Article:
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Monday, November 25, 2013

RT Stimulation

Lately the burned out respiratory therapist wrote about his desire for stimulation. He said:

How is it possible that an RRT, working in a busy hospital, can ever want more stimulation? Aren’t the endless phone calls, patients, treatments, new starts, and busywork stimulating enough?
No. They are aggravating but they are not stimulating. Stimulation implies a challenge, a new and exciting and interesting diversion. Stimulation is having six traumas at once come in with the SWAT team following them because the gunfight’s not over yet. Stimulation is trying to intubate someone who has a very challenging airway. Stimulation is a challenge, a test, a chance to learn and grow.
Stimulation is not the ten millionth phone call to come give Mrs. Jones a very dubious albuterol treatment, or a new order to do Chest PT on the patient with broken ribs. That is irritating, not stimulating. It makes me want to scream and throw charts, but it does not challenge me.
And frankly, as much as I talk of the high drama of trauma codes and airway emergencies and all that, the fact of the matter is that even those get boring after a while. I find myself sighing listlessly at intubations, because they bore me. Trauma codes are more drama than trauma. Resuscitations are largely pointless: so what if we do get this 80-year-old with dementia and renal failure and heart failure and diabetes and lung cancer back from the code? Is it worth the effort?
So, I crave stimulation, but I am having a hard time finding it. I am bored to the point of tears. It is boring to distribute albuterol to people who mostly don’t need it. It is boring to stand there and watch them suck down a neb, it is boring to try to teach someone to do an IS, and it is boring to make my Q4 vent checks. New patients are frustrating because I find the orders to be highly inappropriate (Chest PT for pleural effusions? What kind of drugs do these docs smoke?) and I hate having to lie to patients to justify why they need these treatments when they mostly do not.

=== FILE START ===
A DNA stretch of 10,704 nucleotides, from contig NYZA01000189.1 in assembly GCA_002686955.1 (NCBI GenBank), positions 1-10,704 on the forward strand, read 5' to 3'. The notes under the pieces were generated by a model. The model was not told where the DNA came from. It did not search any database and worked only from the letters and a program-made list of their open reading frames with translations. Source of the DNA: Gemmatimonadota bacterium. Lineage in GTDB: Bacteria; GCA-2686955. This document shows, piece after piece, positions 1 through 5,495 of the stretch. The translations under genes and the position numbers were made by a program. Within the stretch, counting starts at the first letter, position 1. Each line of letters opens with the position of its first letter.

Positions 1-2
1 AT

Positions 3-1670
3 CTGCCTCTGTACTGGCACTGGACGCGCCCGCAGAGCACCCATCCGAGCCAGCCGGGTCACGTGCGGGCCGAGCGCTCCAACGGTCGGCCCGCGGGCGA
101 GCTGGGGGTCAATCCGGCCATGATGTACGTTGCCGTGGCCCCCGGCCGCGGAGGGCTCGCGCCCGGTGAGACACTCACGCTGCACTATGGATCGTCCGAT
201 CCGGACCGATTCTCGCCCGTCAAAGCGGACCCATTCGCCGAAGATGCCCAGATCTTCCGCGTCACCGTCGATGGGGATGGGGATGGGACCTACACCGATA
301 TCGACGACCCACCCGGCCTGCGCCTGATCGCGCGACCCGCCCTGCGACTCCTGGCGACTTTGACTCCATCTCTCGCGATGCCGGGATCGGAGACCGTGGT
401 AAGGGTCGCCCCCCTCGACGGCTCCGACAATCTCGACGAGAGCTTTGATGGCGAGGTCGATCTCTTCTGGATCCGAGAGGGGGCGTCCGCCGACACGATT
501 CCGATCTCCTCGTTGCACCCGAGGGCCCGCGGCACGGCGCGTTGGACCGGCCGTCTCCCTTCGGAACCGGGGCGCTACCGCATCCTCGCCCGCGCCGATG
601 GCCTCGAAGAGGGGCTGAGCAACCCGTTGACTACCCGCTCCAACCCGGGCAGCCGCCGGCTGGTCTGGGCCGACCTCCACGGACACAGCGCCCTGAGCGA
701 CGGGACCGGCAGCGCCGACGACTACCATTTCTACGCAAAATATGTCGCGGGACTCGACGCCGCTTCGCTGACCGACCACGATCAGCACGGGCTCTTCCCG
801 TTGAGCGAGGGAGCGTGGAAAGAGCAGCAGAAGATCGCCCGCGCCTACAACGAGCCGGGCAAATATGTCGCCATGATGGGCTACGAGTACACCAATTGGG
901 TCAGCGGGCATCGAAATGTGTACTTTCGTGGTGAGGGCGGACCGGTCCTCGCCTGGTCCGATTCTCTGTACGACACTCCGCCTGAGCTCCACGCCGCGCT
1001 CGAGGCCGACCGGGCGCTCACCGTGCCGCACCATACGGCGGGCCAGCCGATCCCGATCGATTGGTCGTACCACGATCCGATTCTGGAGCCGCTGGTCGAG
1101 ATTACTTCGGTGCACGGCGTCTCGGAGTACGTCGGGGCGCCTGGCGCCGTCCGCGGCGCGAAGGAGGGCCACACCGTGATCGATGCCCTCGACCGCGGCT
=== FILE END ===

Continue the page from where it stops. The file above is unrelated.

Burnout RT
As I'm watching someone suck down a neb just because he has an infiltrate and is not short of breath, or just because he had surgery by Dr. Upton, I wonder what the patient is thinking. It's probably something like this:
Is this guy a moron? Why is he giving me a breathing treatment when I'm not short of breath. I'm not going to say anything because I don't want to make him feel bad, so I'll suck it down and keep my mouth shut.

Yeah, that's what I'm thinking the patient is thinking. I feel stupid to give treatments to people I don't think need them. This, to me, is not stimulation. A code is not stimulating either, because I think in most cases the patient doesn't need what the doctor does. I think most intubations are not indicated. I think most often people are intubated because the doctor needs stimulation.

I do, however, find simple things stimulating, such as:
  • Using my brain 
  • Keeping an old person company 
  • Satisfied I made that person's day 
  • When a decision I make saves a life 
  • When a decision I make benefits a person 
  • A good conversation 
  • Educating people (It can be stimulating, so long as it's not an IS instruct, or doing smoking on someone who had no intent on ever quitting) 
  • Blogging (I go to work to get ideas for my blog. I listen to doctors say stupid things, and see them write idiot orders. Folks, nothing written on this blog is made up.) 

So, despite what the burnout RT says, you can still found stimulation at work, if you search for it. Although, if you want to do what you were told in RT school, you might find stimulation lacking.


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